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Does the EU have homogeneous urban structure area? The role of agglomeration and the impact of shocks on urban structure

Listed author(s):
  • Marco Modica

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The urban structures between the Member States of the European Union is very different for historical, geographical, economic reasons. However, the population is spread across geographic areas in a way that, although continuously changing, is not possible to define as random. Indeed, countries have faced a strong tendency toward agglomeration, namely population gathers within proper areas like cities, and currently the agglomeration within cities "is an extremely complex amalgam of incentives and actions taken by millions of individuals, businesses, and organizations" Eeckhout (2004, p. 1429). Then, the creation of the European Union, the distortions caused by the introduction of a single currency in countries structurally so different and the expansion of mobility of people, capital and services due to the constitution of the so-called Schengen Area from the beginning of '90s might have had some impacts on the dynamics of city populations. This paper provides a study of the hierarchical structure of the cities within the EU Member States with particular attention on agglomeration forces by means of two very well-known empirical regularities: Zipf's law, as a proxy for agglomeration forces, and Gibrat's law as a test for stationarity. Indeed, the Zipf coefficient can be seen as a measure of urbanization: the larger the value of the coefficient, the more even the population of cities in the urban system. There are several potential explanations for variations in its value, one of these can be found in a model of economic geography a la Krugman (1991) and Fujita et al. (1999). These models can be viewed as models of unevenness in the distribution of economic activity and moreover, they state that for certain parameter values, economic activity is agglomerated, while for other parameter values, economic activity is dispersed (i.e. a city system will be more agglomerated the greater are scale economies, the lower are transport costs and the lower the share of international trade in the economy) By means of parametric and non-parametric analysis the main conclusions of this paper are the following: the hierarchical structures of Member States is more even than expected. Moreover, the European Union seems to be split in three distinct areas: an area characterized by the validity of Gibrat's law (temporary idiosyncratic shocks might have permanent impacts on the city structure); an area characterized by the presence of mean reversion (any exogenous shock is used up in certain amount of time); a small area where the effects of the shocks is magnified in the big cities. Finally, we find that only the constitution of the Schengen Area and the share of international trade seem to have a weak impact on the hierarchical structures of Member States.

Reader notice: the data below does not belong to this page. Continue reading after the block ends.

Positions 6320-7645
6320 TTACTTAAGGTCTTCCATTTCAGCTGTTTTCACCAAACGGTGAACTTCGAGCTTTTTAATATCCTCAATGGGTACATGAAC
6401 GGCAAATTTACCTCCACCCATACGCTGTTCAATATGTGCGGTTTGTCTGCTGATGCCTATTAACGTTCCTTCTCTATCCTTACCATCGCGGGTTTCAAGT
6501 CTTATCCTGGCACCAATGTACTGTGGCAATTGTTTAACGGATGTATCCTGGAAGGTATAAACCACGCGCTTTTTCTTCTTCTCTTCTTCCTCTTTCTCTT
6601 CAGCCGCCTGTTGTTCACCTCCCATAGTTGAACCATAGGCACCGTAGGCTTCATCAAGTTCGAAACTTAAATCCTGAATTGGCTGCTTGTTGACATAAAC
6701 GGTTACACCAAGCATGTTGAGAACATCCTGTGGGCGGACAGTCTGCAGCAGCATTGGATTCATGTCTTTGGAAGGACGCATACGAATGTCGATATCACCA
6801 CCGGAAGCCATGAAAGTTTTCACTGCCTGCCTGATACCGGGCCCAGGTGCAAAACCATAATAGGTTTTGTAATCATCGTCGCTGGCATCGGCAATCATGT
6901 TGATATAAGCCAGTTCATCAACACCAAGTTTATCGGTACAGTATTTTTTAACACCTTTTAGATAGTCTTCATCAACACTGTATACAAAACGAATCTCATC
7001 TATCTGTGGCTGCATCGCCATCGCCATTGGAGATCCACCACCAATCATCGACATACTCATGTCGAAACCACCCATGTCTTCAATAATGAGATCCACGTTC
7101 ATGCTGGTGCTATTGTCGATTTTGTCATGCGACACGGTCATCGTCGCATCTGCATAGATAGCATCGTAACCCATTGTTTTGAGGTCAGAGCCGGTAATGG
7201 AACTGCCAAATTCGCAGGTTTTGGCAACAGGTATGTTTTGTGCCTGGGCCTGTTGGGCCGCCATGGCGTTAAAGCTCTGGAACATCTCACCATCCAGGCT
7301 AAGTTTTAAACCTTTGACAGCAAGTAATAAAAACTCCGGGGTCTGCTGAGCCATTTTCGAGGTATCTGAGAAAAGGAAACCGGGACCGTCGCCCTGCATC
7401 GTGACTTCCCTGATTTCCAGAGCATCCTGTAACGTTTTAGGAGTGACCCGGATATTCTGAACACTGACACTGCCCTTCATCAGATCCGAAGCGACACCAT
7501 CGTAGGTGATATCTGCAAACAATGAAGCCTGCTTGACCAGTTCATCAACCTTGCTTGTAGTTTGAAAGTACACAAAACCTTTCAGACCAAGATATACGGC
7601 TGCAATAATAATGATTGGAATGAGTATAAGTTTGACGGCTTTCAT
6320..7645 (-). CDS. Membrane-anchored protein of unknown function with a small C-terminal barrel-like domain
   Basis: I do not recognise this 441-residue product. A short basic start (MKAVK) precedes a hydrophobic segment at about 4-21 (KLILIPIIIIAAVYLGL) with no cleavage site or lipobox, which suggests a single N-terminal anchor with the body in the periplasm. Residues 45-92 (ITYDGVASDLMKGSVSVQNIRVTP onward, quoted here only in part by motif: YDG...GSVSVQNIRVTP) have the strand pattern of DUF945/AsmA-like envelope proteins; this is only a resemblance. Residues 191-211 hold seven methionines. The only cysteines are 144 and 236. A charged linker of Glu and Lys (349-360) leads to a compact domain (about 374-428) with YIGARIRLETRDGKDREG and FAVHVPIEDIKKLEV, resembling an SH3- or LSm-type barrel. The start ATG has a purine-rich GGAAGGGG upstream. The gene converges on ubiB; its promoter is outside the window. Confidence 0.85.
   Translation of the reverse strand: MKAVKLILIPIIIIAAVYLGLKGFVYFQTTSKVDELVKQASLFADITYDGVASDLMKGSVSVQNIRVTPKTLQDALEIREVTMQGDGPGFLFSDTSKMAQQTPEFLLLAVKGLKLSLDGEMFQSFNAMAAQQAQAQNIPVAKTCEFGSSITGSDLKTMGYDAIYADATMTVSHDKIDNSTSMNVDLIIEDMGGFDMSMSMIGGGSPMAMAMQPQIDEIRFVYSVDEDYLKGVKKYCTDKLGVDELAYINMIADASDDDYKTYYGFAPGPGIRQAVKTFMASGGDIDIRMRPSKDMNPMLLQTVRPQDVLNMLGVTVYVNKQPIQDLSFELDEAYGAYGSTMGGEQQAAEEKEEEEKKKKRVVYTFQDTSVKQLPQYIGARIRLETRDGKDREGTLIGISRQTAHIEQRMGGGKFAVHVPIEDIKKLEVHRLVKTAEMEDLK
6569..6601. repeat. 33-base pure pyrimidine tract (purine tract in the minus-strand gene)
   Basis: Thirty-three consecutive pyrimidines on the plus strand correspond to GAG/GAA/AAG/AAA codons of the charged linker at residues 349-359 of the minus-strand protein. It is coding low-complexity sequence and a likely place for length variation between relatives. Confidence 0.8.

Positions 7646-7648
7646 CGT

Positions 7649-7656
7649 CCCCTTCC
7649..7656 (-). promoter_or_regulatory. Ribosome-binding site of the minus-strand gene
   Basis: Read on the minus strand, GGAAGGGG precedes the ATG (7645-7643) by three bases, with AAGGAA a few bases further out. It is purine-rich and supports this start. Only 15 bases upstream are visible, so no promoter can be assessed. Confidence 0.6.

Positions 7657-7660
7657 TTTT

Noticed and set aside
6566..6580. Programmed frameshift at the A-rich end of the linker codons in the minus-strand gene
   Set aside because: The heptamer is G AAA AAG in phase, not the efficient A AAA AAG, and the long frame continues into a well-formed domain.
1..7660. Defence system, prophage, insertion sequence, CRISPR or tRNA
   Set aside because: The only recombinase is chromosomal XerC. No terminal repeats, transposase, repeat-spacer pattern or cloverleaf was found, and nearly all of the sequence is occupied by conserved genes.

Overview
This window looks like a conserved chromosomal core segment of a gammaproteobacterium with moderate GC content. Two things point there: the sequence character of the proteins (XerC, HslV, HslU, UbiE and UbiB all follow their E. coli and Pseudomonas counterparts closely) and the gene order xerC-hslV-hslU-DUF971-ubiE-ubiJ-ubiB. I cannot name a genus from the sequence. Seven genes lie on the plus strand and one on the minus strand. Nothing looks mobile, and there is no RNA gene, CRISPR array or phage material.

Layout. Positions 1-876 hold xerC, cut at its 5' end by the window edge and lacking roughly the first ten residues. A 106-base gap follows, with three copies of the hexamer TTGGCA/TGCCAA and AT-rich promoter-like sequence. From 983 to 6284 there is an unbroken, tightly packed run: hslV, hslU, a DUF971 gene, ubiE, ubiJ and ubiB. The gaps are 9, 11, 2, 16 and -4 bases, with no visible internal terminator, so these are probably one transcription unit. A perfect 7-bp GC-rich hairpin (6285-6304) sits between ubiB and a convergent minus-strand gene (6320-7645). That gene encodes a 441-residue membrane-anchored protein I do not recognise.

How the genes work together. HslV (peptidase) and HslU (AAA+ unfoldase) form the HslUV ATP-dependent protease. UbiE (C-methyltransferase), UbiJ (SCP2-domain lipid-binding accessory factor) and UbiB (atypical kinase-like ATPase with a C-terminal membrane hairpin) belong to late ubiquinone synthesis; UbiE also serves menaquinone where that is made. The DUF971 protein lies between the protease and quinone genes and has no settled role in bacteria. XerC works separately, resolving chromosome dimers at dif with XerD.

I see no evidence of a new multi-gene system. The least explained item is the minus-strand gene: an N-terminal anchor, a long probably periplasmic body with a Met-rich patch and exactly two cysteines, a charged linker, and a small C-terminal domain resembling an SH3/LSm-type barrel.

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Paper provided by European Regional Science Association in its series ERSA conference papers with number ersa14p229.

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Date of creation: Nov 2014
Handle: RePEc:wiw:wiwrsa:ersa14p229
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